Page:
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The Almanac

By United Press International   |   July 17, 2002 at 3:00 AM   |   Comments

Today is Wednesday, July 17, the 198th day of 2002 with 167 to follow.

The moon is waxing in its first quarter.

The morning stars are Mercury, Neptune, Uranus and Saturn.

The evening star is Venus, Mars, Jupiter and Pluto.

Those born on this date are under the sign of Cancer. They include English clergyman and author Isaac Watts in 1674; financier John Jacob Astor in 1763; mystery writer Erle Stanley Gardner in 1889; actor James Cagney in 1899; Nobel Prize-winning Yiddish storyteller Isaac Bashevis Singer in 1904; TV personality Art Linkletter in 1912 (age 90); comedian Phyllis Diller in 1917 (age 85); actor Donald Sutherland in 1934 (age 68); actress/singer Diahann Carroll in 1935 (age 67); rock musician Spencer Davis in 1942 (age 60); actress Lucie Arnaz in 1951 (age 51); actor David Hasselhof in 1952 (age 50); and singers Nicolette Larson and Phoebe Snow (age 50), both in 1952.


On this date in history:

In 1918, Russian Czar Nicholas II, his wife and their five children were executed by firing squad in the Ural Mountains of Siberia.

In 1936, the Spanish Civil War began with an army revolt led by Gen. Francisco Franco.

In 1938, Douglas Corrigan took off from Floyd Bennett Field in New York for a return flight to California but lost his bearings in the clouds, he said, and flew instead to Ireland. He became an instant celebrity and was forever after known as "Wrong Way" Corrigan.

In 1955, Arco, Idaho, a town of 1,300 people, became the first community in the world to receive all its light and power from atomic energy.

Also in 1955, Disneyland opened in Anaheim, Calif.

In 1975, three American and two Soviet spacemen linked their orbiting Apollo and Soyuz spacecraft for historic handshakes 140 miles above Earth.

In 1981, 111 people were killed and 200 injured when two suspended walkways collapsed at the Hyatt Regency hotel in Kansas City, Mo.

In 1986, Dallas-based LTV Corporation, $4 billion dollars in debt, declared the largest bankruptcy in U.S. history.

In 1990, an earthquake measuring 7.7 on the Ritcher scale hit the Philippines. It killed more than 1,600 and left more than 1,000 missing and feared dead, more than 3,000 injured and more than 1 million homeless.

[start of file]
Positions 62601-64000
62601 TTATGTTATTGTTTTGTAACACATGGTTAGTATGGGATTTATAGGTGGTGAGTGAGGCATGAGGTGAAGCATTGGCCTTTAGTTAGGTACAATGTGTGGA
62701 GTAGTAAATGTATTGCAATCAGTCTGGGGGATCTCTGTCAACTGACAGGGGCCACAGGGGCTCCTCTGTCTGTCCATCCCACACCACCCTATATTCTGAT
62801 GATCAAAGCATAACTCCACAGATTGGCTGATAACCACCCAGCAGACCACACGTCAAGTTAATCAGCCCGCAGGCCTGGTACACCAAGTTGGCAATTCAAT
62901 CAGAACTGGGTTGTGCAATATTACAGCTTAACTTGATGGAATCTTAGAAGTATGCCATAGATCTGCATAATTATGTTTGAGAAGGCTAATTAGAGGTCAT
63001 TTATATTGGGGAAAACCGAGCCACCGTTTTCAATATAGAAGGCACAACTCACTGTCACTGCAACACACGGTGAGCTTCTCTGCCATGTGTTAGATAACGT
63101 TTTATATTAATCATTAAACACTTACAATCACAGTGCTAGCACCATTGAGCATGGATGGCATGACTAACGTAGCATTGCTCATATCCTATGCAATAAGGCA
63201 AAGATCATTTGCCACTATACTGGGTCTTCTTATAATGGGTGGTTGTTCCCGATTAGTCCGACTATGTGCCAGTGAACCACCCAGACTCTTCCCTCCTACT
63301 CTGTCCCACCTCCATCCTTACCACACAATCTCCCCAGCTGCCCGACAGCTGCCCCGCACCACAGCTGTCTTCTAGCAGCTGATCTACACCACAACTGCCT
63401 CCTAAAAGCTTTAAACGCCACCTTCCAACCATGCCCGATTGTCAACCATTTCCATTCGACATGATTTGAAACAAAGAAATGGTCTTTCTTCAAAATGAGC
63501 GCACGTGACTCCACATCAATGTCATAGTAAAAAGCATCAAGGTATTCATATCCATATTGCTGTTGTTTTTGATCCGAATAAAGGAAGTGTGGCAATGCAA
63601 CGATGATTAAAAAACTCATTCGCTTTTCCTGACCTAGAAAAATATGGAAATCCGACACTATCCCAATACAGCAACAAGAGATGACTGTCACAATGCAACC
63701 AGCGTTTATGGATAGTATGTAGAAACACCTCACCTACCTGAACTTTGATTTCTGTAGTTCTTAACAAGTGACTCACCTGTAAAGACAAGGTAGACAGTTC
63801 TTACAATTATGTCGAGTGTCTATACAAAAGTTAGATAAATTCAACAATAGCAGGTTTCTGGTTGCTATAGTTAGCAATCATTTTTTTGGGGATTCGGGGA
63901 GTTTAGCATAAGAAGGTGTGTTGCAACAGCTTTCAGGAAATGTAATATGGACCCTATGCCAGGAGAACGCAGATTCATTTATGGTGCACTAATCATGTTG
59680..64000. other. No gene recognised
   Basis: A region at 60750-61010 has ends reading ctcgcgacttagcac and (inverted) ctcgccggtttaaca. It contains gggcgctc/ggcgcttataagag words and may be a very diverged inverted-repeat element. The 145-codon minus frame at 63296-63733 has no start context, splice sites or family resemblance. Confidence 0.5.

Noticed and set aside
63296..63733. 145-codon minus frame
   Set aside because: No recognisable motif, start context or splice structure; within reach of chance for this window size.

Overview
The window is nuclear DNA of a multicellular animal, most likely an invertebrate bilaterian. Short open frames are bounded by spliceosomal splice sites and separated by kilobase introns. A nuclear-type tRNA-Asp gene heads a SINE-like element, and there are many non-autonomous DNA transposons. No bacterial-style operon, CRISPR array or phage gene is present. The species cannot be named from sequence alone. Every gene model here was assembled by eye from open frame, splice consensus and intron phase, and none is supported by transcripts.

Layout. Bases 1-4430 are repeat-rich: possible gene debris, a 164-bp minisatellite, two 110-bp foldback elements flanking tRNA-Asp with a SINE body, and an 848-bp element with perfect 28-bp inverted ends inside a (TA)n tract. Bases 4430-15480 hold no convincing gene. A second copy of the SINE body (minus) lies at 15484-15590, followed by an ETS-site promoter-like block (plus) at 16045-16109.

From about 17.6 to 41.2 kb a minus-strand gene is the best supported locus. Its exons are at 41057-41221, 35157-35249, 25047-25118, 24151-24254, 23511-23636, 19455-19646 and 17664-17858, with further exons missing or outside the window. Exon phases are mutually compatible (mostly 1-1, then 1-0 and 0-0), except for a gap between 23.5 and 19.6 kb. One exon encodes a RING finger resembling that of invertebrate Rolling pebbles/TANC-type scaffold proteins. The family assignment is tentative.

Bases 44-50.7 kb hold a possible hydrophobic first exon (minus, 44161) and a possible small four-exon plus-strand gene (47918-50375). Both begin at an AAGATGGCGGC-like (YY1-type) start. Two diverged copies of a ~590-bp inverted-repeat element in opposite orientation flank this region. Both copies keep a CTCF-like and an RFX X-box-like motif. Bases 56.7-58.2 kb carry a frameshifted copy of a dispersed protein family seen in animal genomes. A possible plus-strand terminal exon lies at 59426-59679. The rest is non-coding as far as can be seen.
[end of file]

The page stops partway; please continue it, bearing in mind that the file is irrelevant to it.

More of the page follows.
In 1992, the U.S. Supreme Court, in a 7-2 decision, refused a pregnant social worker access to the unlicensed French abortion pill RU-486.

In 1993, the Midwest flood knocked out the Bayview Bridge connecting Quincy, Ill., with West Quincy, Mo., the last remaining crossing over the Mississippi River for about 200 miles.

In 1994, daylong rioting by Palestinian workers at an Israeli checkpoint left two people dead.

Also in 1994, Brazil beat Italy to win the first World Cup soccer championship ever held in the United States.

In 1996, TWA Flight 800, New York to Paris, crashed off the Long Island coast, killing all 230 people aboard.

In 1997, a Republican power struggle in the House claimed a victim when GOP Speaker Newt Gingrich forced his handpicked lieutenant, Rep. Bill Paxon, from his leadership post.

In 1998, President Clinton became the first sitting U.S. president to be subpoenaed to appear before a grand jury as independent counsel Kenneth Starr continued his investigation into the Monica Lewinsky affair.

Also in 1998, the Dow Jones Industrial Average closed at an all-time high of 9337.97, its 28th record finish in 1998.

In 1999, New York Rep. Michael Forbes switched from the Republican to the Democratic Party.


A thought for the day: Goethe called architecture "frozen music."

© 2002 United Press International, Inc. All Rights Reserved. Any reproduction, republication, redistribution and/or modification of any UPI content is expressly prohibited without UPI's prior written consent.
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